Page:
[CentOS] Hypervisor and access method for workstation VM

Thu Nov 22 01:55:34 UTC 2018
Scot P. Floess <sfloess at nc.rr.com>

> I am planning to set up a virtualization host to host a Linux
> workstation 
> VM. It may also host a Windows VM down the road but not on the initial 
> list. I'm looking for suggestions as far as:
> * oVirt or CentOS? (Did I miss a CentOS equivalent of RHV somewhere?)
> I'm 
> not interested in running VMware. Is it easy to upgrade oVirt or is it 
> disruptive to do so?
> * Does anyone have real world experience running SPICE over a WAN with 
> VPN? I hear great things about SPICE .. but haven't heard much about
> how 
> it performs over a WAN .. which in this case is the Internet with an 
> SSL-based VPN.
> I have plenty of Linux experience and am very comfortable with a
> command 
> line and config files, but wouldn't mind a graphical interface for some
> of 
> the virtualization components. I may expand to a second virtualization 
> host at some point, but it is not in the initial plan.
> Any suggestions would be appreciated.
> Thanks,
> Barry
> -----------------------------------------------------------------------


Using KVM isn't too bad - setting up a bridge is a little work but not 
hard.  I got tired of manually configuring so I wrote some Anisble scripts 
to provision my hosts for KVM and virtualization.   I do run Xen as my 
hypervisor on a Dell Precision 470 (paravirtualization using CentOS).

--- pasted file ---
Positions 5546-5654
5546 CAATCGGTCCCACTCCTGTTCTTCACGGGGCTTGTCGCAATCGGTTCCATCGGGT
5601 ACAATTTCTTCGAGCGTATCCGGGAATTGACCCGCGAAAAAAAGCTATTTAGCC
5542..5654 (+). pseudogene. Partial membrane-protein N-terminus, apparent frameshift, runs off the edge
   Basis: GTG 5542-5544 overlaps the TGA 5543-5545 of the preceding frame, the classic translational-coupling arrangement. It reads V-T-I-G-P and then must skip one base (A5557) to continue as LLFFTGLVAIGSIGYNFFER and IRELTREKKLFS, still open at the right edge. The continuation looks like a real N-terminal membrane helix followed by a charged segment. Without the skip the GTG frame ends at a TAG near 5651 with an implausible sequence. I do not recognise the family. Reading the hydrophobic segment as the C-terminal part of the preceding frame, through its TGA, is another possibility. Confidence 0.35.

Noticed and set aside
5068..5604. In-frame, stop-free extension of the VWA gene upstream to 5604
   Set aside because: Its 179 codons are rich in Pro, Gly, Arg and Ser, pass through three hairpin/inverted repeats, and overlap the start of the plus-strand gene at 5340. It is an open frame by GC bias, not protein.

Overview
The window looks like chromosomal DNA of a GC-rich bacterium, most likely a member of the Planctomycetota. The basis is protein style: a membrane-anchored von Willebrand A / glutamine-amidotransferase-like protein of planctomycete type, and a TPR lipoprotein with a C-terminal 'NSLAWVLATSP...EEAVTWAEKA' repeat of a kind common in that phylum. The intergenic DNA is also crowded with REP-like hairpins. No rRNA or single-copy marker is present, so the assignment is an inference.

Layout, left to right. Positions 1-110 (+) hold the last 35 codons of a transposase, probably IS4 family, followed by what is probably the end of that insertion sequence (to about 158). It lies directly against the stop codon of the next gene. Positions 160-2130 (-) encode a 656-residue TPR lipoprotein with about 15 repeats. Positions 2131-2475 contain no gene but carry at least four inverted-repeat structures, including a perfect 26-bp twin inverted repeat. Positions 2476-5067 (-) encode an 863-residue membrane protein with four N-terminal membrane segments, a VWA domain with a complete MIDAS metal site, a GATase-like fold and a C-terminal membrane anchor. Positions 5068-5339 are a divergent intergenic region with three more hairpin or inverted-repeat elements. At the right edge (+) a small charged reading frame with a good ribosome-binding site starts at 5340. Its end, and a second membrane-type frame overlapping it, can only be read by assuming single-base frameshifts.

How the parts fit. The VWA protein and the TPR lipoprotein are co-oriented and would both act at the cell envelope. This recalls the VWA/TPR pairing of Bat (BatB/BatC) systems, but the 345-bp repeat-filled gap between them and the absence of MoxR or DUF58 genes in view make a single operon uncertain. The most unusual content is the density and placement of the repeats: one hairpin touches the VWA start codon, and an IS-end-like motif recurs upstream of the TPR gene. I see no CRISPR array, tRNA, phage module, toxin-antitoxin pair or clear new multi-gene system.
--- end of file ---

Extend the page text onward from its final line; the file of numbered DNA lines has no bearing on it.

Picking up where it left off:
Running virt-manager to assist you with installing VMs from ISOs is not 
hard at all - but I'd recommend getting your bridge working first.  For 
RHEL/CentOS/Fedora VMs I use Cobbler and KOAN to spin up my VMs as I hate 
doing so manually - but virt-manager works fine (and as an initial way to 
install VMs is great).  For Windows VMs, I use virt-manager.

As far as spice, yeah works great.  Most of my VMs run non-gui mode, but 
if I do need a desktop I happen to use tiger vnc.  As for desktops, I used 
FVWM forever and moved to KDE.  Now I am all about LXDE as its really 
lightweight (not as much as FVWM), but has just enough integration that 
emails and IRC messages get me some sound and balloon notifications.  And 
a nice right click to get on the VPN.  Alas it's supported on Fedora but I 
never got around to attempt a RHEL/CentOS build from source.

My home network runs all my VMs - some for work related stuff (software 
engineer not a sysadmin - but sometimes I play one in real life).  At work 
I typically use RHEV.

I'm on my tablet of I'd share some links I have...happy to follow up with 
you if you want...


Scot P. Floess

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